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Cash grants for struggling households can turn the tide on the growing use of food banks


4 min read

As more and more people find themselves unable to afford the essentials, now is a critical time to assess the best ways to provide dignified support to people facing financial crisis.

None of us wants to live in a society where food banks are so entrenched in our communities it's considered normal to have to turn to charity to avoid hunger. Fundamentally, we need to challenge the notion that charities providing emergency food is the solution. 

What is the answer? After several months of investigation, our APPG concluded that a “cash-first” approach would help make sure no one has to turn to a food bank. This means cash grants being readily available as part of the local authority crisis support offer, so people facing hardship can buy their own food and cover other bills as well. 

While food banks meet an immediate need for many families, the evidence is clear: they are not an appropriate solution to destitution

Cash provides choice and flexibility so people can determine the best way to resolve their crisis for themselves. Our research also indicated this approach helps prevent people experiencing repeated financial crises. 

The Covid-19 pandemic and the cost-of-living crisis have resulted in record levels of need for food banks, and yet these recent crises follow a longer-term trend of increasing need for emergency food. Food banks in the Trussell Trust network alone reported an 81 per cent increase in need in the five years between 2016-17 and 2021-22.   

We have heard how food banks have become focal points in communities, providing vital support and signposting to further help. But while food banks meet an immediate need for many families, the evidence is clear: they are not an appropriate solution to destitution.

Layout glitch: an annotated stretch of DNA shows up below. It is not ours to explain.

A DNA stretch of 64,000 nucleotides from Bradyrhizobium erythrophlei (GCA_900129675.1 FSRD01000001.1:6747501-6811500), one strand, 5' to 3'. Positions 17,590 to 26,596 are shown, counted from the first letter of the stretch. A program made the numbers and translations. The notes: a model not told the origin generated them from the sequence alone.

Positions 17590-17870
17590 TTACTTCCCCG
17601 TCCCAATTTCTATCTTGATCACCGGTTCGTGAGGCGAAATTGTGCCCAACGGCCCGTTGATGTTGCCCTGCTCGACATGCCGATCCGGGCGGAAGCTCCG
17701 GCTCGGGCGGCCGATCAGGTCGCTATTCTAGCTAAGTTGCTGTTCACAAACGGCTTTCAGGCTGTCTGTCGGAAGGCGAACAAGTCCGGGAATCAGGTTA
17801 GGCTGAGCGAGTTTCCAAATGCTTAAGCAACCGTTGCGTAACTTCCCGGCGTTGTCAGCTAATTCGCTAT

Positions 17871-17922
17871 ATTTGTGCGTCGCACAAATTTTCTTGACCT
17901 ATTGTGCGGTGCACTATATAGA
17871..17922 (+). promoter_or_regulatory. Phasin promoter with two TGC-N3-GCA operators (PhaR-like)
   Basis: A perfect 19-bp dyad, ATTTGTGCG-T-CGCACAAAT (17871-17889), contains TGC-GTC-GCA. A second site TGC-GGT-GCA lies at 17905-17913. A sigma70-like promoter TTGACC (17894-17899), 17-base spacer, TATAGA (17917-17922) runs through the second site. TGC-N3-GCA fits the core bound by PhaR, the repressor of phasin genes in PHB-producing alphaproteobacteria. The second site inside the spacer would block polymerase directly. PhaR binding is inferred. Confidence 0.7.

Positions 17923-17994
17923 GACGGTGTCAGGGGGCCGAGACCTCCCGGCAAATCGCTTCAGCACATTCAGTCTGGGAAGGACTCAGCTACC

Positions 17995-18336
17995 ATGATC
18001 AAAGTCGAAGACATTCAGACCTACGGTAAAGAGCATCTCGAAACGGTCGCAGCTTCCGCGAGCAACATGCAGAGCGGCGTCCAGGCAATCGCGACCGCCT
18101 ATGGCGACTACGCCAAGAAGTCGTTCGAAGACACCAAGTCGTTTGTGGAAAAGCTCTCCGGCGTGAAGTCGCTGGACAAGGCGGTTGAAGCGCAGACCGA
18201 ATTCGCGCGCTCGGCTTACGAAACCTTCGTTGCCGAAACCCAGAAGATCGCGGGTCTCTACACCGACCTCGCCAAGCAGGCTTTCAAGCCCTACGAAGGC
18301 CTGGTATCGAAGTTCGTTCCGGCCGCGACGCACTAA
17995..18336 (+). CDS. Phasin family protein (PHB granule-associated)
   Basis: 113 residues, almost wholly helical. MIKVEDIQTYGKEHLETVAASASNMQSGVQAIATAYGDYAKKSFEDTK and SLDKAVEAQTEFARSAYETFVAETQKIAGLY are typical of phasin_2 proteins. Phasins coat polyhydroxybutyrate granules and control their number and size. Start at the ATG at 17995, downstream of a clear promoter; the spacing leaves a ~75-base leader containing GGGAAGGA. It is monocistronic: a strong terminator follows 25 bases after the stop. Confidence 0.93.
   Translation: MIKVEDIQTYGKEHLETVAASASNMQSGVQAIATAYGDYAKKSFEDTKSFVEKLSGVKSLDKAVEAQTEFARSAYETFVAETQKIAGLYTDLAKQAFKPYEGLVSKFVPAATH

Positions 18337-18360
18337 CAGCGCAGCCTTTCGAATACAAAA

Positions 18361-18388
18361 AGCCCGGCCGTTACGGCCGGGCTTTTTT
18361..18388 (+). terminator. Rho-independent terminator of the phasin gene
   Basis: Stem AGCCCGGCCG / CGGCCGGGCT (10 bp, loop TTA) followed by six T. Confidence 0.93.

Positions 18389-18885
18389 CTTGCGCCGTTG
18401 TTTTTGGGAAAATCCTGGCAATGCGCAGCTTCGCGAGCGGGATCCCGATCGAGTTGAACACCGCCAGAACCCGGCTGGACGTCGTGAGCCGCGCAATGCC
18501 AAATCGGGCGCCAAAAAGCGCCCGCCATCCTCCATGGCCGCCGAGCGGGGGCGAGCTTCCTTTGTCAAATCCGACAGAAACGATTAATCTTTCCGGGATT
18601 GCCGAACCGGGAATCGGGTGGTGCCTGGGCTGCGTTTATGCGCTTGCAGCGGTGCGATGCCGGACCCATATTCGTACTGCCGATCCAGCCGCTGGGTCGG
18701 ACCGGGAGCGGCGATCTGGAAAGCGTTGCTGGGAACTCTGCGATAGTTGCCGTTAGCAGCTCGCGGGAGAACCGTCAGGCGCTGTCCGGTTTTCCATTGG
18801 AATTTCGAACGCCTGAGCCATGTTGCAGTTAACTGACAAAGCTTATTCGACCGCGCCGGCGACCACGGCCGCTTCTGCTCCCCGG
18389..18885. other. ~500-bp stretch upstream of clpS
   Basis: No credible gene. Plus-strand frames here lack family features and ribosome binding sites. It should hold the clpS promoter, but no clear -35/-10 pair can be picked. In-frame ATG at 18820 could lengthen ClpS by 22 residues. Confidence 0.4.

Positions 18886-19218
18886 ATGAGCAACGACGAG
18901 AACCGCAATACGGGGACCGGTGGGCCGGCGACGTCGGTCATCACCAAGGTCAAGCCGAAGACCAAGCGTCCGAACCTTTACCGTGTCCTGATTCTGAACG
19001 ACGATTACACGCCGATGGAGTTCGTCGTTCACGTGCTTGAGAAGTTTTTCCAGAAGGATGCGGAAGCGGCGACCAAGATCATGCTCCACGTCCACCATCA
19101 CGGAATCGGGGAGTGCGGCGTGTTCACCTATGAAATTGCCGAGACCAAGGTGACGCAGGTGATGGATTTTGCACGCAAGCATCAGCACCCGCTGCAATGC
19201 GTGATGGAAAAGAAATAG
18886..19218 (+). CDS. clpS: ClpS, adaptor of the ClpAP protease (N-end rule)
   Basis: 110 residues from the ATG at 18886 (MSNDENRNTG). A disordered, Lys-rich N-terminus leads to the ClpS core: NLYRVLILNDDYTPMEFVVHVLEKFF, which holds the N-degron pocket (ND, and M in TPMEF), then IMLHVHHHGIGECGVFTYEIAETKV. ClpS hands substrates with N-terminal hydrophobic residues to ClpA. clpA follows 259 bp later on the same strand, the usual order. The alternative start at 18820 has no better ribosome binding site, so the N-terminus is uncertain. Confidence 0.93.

People who had needed a food bank told us about the deep feelings of s

hame and stigma they feel when forced to turn to charity for food. Someone working at a food bank in the West Midlands told us: “However welcoming we make our centres, people are still embarrassed to come, embarrassed that they cannot afford to feed their family, embarrassed that they have to ‘rely on a hand-out’ in the words of a client I have spoken to just today.”  

While food banks provide a lifeline, they are a sticking plaster fix, not always accessible to everyone who needs them, and yet so in demand that volunteers and community organisers are stretched, exhausted and often worried donations might dry up. 

Cash-first has been proved to work. We heard evidence from Leeds City Council who have run a pilot scheme where they provided people with cash grants rather than emergency food parcels. The scheme provided 187 grants, supporting 283 people and 91 per cent of people who took part said their finances had improved while receiving the cash support. The independent evaluation showed that people used the money primarily to buy food, gas and electricity. Since the pilot, Leeds City Council has said they will embed a cash-first approach in their local crisis support offer.

Crisis cash payments are no panacea though, and work best alongside wider advice and support to tackle the root causes of hardship. The ultimate goal should be to prevent people from reaching financial crisis, but we also know there is an urgent need to get crisis support right for everyone who needs it.

The government has invested significant sums in the Household Support Fund (HSF) since October 2021 for local authorities and devolved governments to use to help people struggling to afford essential items. However, the HSF has been characterised by short-term funding rounds and frequent changes to the guidance on how it should be used. 

Ministers should now seize the opportunity to review the outcomes of this HSF investment and develop a long-term strategy for local crisis support, backed by long-term funding. This strategy should be governed by the principles established by our inquiry for ensuring crisis support is effective and dignified, and be clear that nobody should have to turn to a food bank as a first port of call.

Only by giving people the agency to buy their own food, and other essentials, when faced with financial crisis will we start to see fewer people forced to turn to food banks. This change is crucially needed to turn the tide on food banks becoming the norm in our society.


Wendy Chamberlain, Liberal Democrat MP for North East Fife. Paul Maynard, Conservative MP for Blackpool North and Cleveleys. They are both members of the APPG for Ending the Need for Food Banks.

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